One of the great surprises of this movie is seeing Agnes Moorehead assay light comedy as the Countess. What a delight! Between her early dramatic successes in Citizen Kane, The Magnificent Ambersons, and Dark Passage, and the Years of "Derwood!" in the 1960s, her performance as the Countess is just sheer fun. Watch for her leaving the "class reunion" with her champagne glass.
The future of television is in this movie. Carolyn Jones went on to The Addams Family, Agnes Moorehead and Alice Pearce to Bewitched!, and of course Joan Collins to Dynasty.
Now for the men, who really shouldn't even be here in the first place. In The Opposite Sex, instead of the Countess, Sylvia falls for Buck Winston to make her look even sillier. It totally works. And Jeff Richards as Buck has enough aw-shucks pulchritude to make anyone silly in the knees. See also slim beautiful brunette Jerry Antes, the uncredited singer/dancer who leads the "Yellow Gold" musical number from Stephen Hilliard's Broadway show, all about bananas. Just enough eyeliner to know it's there . . . And another surprise is young, dark-haired Leslie Nielsen, a long time before all those Naked Gun movies. He's the perfect Stephen: handsome, sincere, conflicted, and - just like the ladies said, not really interested in marrying Crystal.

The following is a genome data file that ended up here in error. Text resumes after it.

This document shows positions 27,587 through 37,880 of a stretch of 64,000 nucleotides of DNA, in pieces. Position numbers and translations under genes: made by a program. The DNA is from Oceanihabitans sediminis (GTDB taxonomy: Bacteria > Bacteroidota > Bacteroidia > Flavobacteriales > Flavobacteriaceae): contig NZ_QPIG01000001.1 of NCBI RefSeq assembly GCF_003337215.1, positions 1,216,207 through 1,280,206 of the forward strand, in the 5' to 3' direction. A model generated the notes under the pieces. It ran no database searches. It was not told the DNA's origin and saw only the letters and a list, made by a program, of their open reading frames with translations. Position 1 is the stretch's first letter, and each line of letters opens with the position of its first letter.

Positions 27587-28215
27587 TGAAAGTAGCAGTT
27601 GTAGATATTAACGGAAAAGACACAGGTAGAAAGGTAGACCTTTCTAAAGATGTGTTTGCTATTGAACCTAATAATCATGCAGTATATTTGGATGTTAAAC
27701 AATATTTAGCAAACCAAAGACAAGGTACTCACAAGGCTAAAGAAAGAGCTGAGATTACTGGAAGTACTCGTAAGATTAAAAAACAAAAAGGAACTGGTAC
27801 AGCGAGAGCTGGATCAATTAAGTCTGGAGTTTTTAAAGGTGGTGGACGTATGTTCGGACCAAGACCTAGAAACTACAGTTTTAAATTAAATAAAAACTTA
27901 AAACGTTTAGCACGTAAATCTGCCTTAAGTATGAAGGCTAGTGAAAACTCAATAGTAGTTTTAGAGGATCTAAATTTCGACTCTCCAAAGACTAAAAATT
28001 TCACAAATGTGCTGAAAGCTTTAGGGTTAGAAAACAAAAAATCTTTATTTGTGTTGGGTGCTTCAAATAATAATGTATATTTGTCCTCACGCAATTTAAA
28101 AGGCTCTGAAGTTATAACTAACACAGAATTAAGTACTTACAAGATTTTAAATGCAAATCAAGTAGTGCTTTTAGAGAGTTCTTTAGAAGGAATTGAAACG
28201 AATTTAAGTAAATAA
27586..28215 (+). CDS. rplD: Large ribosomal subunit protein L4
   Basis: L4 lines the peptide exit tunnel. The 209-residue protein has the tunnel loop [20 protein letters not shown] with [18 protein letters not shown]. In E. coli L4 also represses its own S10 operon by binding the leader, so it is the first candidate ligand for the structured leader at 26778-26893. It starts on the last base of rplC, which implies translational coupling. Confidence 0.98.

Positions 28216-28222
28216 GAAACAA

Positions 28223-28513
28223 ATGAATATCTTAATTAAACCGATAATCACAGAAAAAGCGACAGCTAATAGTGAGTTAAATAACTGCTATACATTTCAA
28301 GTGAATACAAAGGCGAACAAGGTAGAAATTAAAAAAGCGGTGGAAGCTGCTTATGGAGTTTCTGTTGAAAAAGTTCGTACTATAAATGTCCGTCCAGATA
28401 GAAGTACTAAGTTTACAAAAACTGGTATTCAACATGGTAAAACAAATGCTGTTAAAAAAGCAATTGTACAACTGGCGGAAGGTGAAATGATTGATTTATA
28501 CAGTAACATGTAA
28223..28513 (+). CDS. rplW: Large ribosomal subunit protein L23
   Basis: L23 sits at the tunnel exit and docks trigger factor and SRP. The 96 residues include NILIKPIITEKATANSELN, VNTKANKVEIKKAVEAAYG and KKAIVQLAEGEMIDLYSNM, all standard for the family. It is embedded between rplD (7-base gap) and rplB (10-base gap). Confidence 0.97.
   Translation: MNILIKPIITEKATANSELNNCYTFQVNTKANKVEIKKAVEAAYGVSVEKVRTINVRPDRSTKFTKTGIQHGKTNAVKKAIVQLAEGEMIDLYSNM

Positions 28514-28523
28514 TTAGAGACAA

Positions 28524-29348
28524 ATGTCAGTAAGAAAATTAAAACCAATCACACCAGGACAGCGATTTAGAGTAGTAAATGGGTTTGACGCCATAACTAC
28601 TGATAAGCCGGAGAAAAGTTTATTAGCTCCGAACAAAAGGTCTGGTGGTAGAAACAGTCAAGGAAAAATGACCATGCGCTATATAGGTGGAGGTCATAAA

But for me, Ann Sheridan takes the honors over all the cast for her authoritative portrayal of Amanda Penrose. Mrs. Morehead got written out of The Opposite Sex, and Amanda transforms a mother's guidance into the genuine concern of a best friend. Sheridan looks every inch the successful career woman in her two-piece suits with simple hats and her form-fitting evening gowns. With a voice that could cut steel, she can also dish with the best of them, and she and Sylvia make the best of frenemies. Just watch what she does with that stick of celery at 21 . . .